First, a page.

HC Deb 09 July 1979 vol 970 cc52-3W
Mr. Gwilym Roberts

asked the Secretary of State for Social Services (1) what is the latest figure available for the average age of X-ray equipment in use in the United Kingdom; what is the normal life of the equipment; and if he will make a statement;

  1. (2) how many out-patients had to revisit hospitals for X-ray purposes due to the failure of the X-ray apparatus on their first visit, for the most recent available period;
  2. (3) what are the latest figures available for the amount and proportion of the National Health Service budget allocated for the provision of X-ray equipment; and what plans he has to make a specific annual allocation for the provision and replacement of X-ray equipment;
  3. (4) what plans he has for providing in the National Health Service a forward planning programme for the replacement and capital purchase of X-ray equipment.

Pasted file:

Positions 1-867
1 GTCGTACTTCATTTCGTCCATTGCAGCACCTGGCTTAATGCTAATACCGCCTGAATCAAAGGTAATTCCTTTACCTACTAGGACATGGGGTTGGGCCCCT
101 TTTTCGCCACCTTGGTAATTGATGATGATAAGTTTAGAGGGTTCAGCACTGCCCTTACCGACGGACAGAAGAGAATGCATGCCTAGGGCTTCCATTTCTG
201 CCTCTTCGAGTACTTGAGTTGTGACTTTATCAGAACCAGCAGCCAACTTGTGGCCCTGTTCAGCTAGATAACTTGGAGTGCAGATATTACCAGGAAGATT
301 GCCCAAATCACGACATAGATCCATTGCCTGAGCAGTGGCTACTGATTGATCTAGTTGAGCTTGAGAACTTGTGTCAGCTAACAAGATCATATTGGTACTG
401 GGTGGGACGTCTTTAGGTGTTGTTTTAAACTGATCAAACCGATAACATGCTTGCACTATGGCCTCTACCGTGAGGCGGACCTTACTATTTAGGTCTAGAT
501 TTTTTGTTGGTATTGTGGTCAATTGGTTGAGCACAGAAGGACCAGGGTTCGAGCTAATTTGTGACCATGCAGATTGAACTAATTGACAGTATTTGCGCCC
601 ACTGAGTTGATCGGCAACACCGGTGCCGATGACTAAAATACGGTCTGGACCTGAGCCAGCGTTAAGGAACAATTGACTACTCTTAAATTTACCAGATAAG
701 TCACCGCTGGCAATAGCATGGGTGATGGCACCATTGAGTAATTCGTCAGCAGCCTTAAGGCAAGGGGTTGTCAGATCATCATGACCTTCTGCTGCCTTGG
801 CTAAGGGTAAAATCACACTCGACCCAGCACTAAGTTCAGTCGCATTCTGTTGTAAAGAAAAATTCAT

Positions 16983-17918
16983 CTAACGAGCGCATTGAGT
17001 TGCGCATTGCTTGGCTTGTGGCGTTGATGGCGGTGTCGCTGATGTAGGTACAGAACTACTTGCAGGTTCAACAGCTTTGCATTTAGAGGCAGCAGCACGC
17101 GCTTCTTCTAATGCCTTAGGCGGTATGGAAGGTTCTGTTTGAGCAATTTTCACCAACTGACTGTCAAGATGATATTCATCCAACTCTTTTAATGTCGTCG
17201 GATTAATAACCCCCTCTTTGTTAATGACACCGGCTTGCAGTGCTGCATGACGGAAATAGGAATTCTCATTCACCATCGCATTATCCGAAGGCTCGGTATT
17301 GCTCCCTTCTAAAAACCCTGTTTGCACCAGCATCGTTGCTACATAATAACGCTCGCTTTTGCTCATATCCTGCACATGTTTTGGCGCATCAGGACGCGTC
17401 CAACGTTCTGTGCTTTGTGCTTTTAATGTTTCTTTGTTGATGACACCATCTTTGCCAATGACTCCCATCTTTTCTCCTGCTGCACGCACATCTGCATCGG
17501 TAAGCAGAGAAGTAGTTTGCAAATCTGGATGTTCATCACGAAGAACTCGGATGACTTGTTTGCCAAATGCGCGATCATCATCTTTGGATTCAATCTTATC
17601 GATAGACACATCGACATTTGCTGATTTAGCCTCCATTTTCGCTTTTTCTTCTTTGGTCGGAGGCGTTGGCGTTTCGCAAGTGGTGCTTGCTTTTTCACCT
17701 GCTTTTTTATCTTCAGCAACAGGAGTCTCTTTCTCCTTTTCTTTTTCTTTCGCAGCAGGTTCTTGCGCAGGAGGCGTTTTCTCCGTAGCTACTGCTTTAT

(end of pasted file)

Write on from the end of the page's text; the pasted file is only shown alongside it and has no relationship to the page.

Sir George Young

Information about the age of X-ray equipment in the National Health Service is not collected centrally but it is estimated that in 1976 the average age was 10 years. The normal life of such equipment is approximately 10 to 20 years depending on its nature and use.

The preparation of plans for the provision and replacement of X-ray equipment and the allocation of funds for such purposes are the responsibility of health authorities. They have been asked to formulate replacement programmes over the next three years.

The amounts allocated by each authority for the provision and replacement of X-ray equipment are not available centrally but in 1977–78 approximately £17 million were spent on diagnostic X-ray equipment by the National Health Service in England and Wales, representing about 0.28 per cent. of total NHS expenditure for that year.

Information about the failure of X-ray equipment is not readily available.

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